If you care about the environment, yourself and people in general, then you need to stop buying new clothes and you need to stop doing it now – at least until we run out of secondhand clothes and fabric, which I can’t see happening any time soon! Our clothes buying habits are seriously messed up and we are ruining peoples lives all over the world as well as potentially our own.
Here are some of the problems with buying new clothes:
Are you being poisoned by your new clothes?
When textiles are made they are filled with hazardous chemicals. These range from bleaches to dyes to substances which make the textiles non-iron (e.g. formaldehyde) or antibacterial (e.g. triclosan). These are not chemicals you want leaching into your skin or being pumped into rivers and potentially bioaccumulating in the food chain but that is exactly what is happening. Greenpeace is working hard to convince brands to change their ways, but they aren’t there yet. As things currently stand every time you buy new clothes you are putting yourself and the environment at risk as this infographic explains:
Discarded clothes are polluting our land and potentially our air
Most clothes are not made entirely from natural fibres, they come from a mix of fibres and once they have reached the end of their life, if they cannot be reused or recycled, they will end up on landfill or in an incinerator. According to WRAP ‘around £140 million worth (350,000 tonnes) of used clothing goes to landfill in the UK every year’, ‘More than 30% of our unwanted clothing currently goes to landfill’. Landfill is bad and incineration is worse as it produces dioxins which although in theory prevented from being released into the air by filters it may not always work in practise. Dioxins known as Agent Orange were used in the Vietnam war and years later the effects are still being felt with babies being born with birth defects. Watch Jeremy Irons ‘Trashed’ film to find out more about the problems with landfill and incineration.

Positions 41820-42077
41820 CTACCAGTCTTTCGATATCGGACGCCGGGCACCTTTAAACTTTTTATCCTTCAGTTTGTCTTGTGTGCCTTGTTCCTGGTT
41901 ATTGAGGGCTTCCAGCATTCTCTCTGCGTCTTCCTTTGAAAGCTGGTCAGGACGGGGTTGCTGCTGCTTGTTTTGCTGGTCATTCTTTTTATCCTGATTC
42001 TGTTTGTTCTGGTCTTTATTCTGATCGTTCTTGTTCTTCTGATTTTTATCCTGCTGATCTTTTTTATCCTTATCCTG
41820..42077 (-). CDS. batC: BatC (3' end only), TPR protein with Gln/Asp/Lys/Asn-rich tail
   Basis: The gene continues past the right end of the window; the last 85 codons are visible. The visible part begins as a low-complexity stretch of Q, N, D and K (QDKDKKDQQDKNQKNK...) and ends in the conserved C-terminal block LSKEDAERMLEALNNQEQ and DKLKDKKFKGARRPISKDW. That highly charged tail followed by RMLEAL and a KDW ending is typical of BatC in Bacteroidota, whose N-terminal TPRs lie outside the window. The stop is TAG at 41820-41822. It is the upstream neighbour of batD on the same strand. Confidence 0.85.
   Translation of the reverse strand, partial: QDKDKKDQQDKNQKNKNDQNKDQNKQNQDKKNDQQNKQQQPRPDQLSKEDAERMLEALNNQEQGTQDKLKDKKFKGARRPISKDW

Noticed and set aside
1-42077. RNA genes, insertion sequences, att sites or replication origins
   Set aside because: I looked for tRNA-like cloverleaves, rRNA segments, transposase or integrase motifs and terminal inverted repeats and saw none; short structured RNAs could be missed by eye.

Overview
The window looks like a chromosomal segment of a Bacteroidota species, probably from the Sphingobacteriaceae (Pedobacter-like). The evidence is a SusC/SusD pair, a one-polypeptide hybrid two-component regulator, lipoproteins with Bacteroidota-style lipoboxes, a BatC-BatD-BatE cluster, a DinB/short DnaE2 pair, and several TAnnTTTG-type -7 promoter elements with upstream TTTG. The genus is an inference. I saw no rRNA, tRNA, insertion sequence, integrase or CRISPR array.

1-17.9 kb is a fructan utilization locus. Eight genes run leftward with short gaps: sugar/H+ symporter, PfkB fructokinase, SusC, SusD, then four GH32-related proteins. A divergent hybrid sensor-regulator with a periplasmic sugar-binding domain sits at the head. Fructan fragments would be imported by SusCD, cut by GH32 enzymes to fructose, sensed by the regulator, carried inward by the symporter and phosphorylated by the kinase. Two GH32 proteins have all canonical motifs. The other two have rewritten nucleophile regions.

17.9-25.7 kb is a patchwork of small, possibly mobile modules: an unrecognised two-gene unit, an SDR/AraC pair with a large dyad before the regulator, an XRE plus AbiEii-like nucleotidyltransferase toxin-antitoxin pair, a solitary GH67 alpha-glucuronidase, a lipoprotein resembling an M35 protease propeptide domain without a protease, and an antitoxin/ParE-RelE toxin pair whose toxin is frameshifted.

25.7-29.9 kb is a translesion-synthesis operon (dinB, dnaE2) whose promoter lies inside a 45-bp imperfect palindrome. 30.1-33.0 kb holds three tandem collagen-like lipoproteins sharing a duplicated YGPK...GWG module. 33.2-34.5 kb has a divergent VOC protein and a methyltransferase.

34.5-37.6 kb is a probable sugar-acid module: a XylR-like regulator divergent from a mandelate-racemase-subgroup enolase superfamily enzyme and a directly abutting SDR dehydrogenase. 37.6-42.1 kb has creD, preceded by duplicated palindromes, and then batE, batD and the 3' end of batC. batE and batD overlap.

Washing our clothes is contributing to the plastic problem in our oceans
Recently a blogging friend dropped what was for me a bit of a bombshell, @polytheenpam of Plastic is Rubbish
informed me that ‘washing machines shed..thousands of microfibres into the sea’. I had no idea that from washing my clothes made out of synthetic fibres I was polluting the sea with plastic. That is not something I like the idea of at all!
The ugly truth about cotton
Even when natural fibres like cotton are used, which can be composted at the end of their useful life and don’t contribute to the problem of plastic in the ocean there are problems. To produce cotton takes a large volume of pesticides, it ‘soaks up 11-12% of the world’s pesticides’
. Pesticides can be very damaging to the environment and to those that work with them. There are even more problems with cotton – water diverted to cotton plantations has been blamed for the drying up of the Aral Sea (read more here
Factory workers lives are being put at risk to bring us fast fashion.
New fashion trends are being turned around so quickly that factory workers are being put under tremendous pressure. In 2013 the Rana Plaza
disaster brought to light the shocking practise of locking factory workers in until their work was finished. Tragically more than 1100 workers died and over 2500 were injured when the factory collapsed. This factory produced clothes for well known brands ranging from Primark to Benetton. Have things changed in Bangladesh since then? I don’t know but I don’t think fashion hasn’t shown any sign of slowing down.
Private companies are profiting from our charitable donations
If you donate your old clothes to charity to make way for your new ones, you might imagine someone else in your local area will soon be wearing them, but actually that is pretty unlikely. Most of the clothes donated to charity in the UK are purchased very cheaply by private companies who then sell them at a large mark up to vendors in developing countries (this site
says at a 1000% mark up). According to WRAP
‘around 50% of clothes are
re-used, and over two-thirds of these
We are contributing to loss of skills and culture in Africa.
The clothes sent overseas are often sold at markets and although they may be cheaper than new clothes, the market stall owners still need to make a profit. The effect on developing countries and in particular Ghana is that they are paying good money for our secondhand clothes and losing their own local textile industry in the meantime. This results in skills lost, textile making equipment and facilities lost and culture lost as instead of wearing traditional clothes, they are now wearing western ones. (read more here
What should we do instead?
What do you think? Look out for my next blog post with my thoughts on this.
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